At first glance, matters of religious belief and practice may seem as remote from the everyday concerns of the European Court of Justice as can be. Yet no less than three high-profile cases are currently pending before the Court in which religion is front and centre. The question which the Court needs to answer in each of these proceedings is essentially this: to what extent does EU law require accommodation of religious observance? The first two cases, Achbita and Bougnaoui, concern the issue of whether the prohibition of discrimination based on religion under the Employment Equality Directive 2000/78 makes it unlawful for a private-sector undertaking to dismiss a Muslim employee because she refuses to remove her veil at work. In the third case, Liga van Moskeeën, the Court is asked whether Regulation 1099/2009 on the protection of animals at the time of killing leaves sufficient room for ritual slaughter to be consistent with the freedom of religion as enshrined in Article 10 of the Charter and Article 9 of the ECHR.
It is no coincidence that all three proceedings originated in Belgium and France. Both States have a sizeable and growing Muslim community that demands respect for its religious practices. Yet both States take a singular, stringent approach to the religious diversity of their inhabitants, which is often labelled “religious neutrality”, “secularism” or (in France) “laïcité”. In the Franco-Belgian tradition, State neutrality to religion implies, amongst other things, that religion must have no influence on State affairs. One of the consequences that flow from this conception of neutrality is that public servants in France and Belgium are prohibited from wearing religious symbols.
Much in the same way as French and Belgian public authorities tend to do, two private undertakings now invoke their own “neutrality policy” before the Court of Justice in an attempt to justify the dismissal of employees on the ground that they insist on wearing the Islamic headscarf at work. In Achbita, the Belgian case, AG Kokott finds this argument persuasive. In the Advocate’s General view, the enforcement of a corporate policy of religious and ideological neutrality is a legitimate aim, which may justify a general company rule prohibiting visible political, philosophical and religious symbols in the workplace. The Advocate General does accept that the company’s dress code, while applying without distinction to all signs reflecting the employee’s convictions, religious and ideological alike, may nonetheless put female Muslim employees at a particular disadvantage compared with other employees. However, she considers the disparate impact of the facially neutral dress code justified on the basis of the employer’s fundamental freedom to conduct a business, which implies the freedom to determine and pursue a corporate identity or image, including an image of neutrality. For a company such as that in issue, which provides surveillance, security and reception services to other undertakings, an image of neutrality is said to be “absolutely crucial”, because of the variety of the company’s customers and the nature of the work performed by its employees, which entails constant face-to-face contact with external individuals (§ 94).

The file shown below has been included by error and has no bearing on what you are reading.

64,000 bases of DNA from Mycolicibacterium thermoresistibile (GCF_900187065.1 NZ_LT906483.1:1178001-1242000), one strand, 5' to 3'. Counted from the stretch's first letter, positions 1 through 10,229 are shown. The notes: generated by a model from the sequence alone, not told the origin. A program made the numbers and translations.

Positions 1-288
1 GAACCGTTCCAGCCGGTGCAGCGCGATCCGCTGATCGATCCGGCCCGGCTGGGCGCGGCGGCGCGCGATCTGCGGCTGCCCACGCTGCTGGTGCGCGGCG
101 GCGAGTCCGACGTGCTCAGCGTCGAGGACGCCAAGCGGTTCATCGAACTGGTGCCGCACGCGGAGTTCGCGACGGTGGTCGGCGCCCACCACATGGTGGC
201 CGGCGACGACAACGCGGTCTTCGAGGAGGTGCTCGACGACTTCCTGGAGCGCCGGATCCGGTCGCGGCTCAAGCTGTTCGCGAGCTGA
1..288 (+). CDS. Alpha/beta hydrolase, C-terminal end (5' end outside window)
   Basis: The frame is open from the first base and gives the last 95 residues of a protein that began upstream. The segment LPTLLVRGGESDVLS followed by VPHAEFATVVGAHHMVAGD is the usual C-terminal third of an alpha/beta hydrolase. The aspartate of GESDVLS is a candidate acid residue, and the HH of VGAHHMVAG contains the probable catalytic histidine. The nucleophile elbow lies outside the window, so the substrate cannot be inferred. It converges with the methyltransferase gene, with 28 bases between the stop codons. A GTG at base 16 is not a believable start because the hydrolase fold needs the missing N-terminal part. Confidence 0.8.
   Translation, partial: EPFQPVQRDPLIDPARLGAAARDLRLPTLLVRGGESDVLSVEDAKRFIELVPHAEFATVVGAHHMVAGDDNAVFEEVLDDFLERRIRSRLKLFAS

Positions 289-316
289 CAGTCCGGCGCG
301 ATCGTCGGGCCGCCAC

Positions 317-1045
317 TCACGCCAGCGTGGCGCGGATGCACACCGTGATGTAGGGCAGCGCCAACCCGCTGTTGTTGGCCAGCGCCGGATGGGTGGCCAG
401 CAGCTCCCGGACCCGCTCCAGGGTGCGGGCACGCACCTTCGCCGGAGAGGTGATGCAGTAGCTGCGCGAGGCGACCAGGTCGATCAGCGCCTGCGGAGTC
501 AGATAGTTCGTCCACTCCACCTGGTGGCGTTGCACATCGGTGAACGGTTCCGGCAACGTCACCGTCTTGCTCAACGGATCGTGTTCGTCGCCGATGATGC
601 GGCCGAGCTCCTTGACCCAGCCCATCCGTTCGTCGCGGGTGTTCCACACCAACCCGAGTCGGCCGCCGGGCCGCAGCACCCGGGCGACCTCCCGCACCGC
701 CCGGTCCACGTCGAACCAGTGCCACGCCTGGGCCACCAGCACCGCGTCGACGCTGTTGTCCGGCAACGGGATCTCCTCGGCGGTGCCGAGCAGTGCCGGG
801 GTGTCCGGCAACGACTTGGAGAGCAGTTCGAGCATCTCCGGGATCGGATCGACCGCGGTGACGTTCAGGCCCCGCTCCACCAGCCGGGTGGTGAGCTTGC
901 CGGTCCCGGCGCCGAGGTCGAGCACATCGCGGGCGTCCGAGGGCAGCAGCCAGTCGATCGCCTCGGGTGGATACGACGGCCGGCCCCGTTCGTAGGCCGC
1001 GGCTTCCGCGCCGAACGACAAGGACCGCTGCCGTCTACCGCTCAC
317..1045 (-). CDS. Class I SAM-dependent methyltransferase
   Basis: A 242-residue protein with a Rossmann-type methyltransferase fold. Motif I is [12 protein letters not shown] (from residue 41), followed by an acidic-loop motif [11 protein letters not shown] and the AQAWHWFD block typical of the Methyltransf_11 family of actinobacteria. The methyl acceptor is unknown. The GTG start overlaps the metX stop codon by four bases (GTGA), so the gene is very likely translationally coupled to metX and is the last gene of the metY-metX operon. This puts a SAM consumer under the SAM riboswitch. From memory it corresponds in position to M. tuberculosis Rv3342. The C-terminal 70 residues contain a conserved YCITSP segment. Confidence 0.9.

The French Bougnaoui case bears significant similarities to that of Ms. Achbita. However, AG Sharpston, who delivered the Opinion, reaches a radically different conclusion than does her colleague in Achbita. At issue in Bougnaoui is a rule adopted by a business consultancy firm which prohibits employees from wearing religious signs or apparel when in contact with customers. AG Sharpston classifies the company’s dress code as directly discriminatory on grounds of religion. Yet the Advocate General also considers the hypothesis that the Court disagrees on this point, subjecting the dress code to an additional review through the lens of indirect discrimination. Like AG Kokott, AG Sharpston recognises that the business interests of the employer, in particular his interest in communicating a certain image of the company, constitute a legitimate aim that may justify the adoption of a corresponding dress code (§§ 115-116). However, unlike her colleague in Achbita, AG Sharpston does not explicitly accept that an image of (religious) neutrality is amongst the images a company such as that in issue may legitimately wish to project to its customers. Moreover, she indicates that, in her view, the prohibition on wearing religious attire that was imposed on Ms. Bougnaoui is not proportionate to its objective.